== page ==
How to Identify a Zenith Pocket Watch

Updated February 21, 2017

Zenith watches have been one of the most prestigious brands in the world since their birth in 1865. Founded in Switzerland by Georges Favre-Jacot, these watches are still around today, and just as sought after. Bought out by LVMH in 1999, Zenith has more than 1,000 awards under its belt. It is one of the few Swiss companies to manufacture its own mechanical movements. Though the company has made different types throughout the years, Zenith pocket watches can be easily identified by their craftsman and artisanship, along with a few other important features specific to Zenith.

Study the watch. Though it seems obvious that a Zenith watch would have the brand name on it, the watches created before 1911 did not have the name on the dial. This is because Favre-Jacot did not have a name for the company until this year. According to Paris Watches, he looked up into the sky and was mesmerised by the stars. Zenith is the highest point in the universe, so it seemed a fitting name. A star also became the symbol for the company.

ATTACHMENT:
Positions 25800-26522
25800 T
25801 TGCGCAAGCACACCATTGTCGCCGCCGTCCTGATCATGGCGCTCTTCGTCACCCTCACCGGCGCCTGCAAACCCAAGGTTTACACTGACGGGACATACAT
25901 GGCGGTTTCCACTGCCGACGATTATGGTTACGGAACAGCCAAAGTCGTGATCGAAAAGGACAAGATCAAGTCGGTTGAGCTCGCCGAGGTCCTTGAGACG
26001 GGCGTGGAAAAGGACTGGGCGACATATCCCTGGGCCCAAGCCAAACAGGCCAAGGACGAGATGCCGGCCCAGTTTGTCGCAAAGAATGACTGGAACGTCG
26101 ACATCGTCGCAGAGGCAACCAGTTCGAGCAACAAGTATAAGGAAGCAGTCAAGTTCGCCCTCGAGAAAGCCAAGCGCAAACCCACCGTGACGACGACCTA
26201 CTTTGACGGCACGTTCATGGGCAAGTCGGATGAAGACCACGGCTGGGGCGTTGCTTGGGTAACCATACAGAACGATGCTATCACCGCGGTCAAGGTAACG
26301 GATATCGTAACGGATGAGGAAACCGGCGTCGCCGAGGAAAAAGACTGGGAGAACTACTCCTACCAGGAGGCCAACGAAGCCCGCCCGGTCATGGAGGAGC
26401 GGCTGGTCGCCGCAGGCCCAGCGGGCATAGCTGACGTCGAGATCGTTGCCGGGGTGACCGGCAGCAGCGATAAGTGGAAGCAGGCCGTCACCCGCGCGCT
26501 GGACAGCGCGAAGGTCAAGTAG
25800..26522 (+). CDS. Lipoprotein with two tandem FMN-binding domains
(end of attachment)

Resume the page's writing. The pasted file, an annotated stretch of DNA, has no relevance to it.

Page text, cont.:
Check the watch for a serial number. If one is visible, it can be used to find identification, by using watch databases, calling Zenith or asking an experienced jeweller.

If the watch does not say Zenith, then you know it was made before 1911. Another time identifier would be the movement pieces. Zenith has exclusive features that were invented by the company and are not found with many other watch brands. When the company announced chronograph movements, developed in 1912, it received countless awards for their discovery. This movement includes a 10-second retrograde counter. Even more impressive is the "El Primero." Measuring up to 1/10 of a second, it produces the world's most accurate time.

According to the Zenith official website, each watch takes nine months to complete. No matter the age of the watch, to make sure it is real you have to look at the quality. If it is real, the colour will still be pure, the parts will still be well intact and the protective cover will still be in good condition.

Cite this Article A tool to create a citation to reference this article Cite this Article

About the Author

Krista Lee Childers has been actively writing since 1998. Her work, both creative and journalistic, has been featured in several school-affiliated publications including "Euphemism" and "The Indy." Childers' favorite subjects to write about are arts, crafts and hobbies. She received a Bachelor of Science in print journalism from Illinois State University with a minor in technical writing.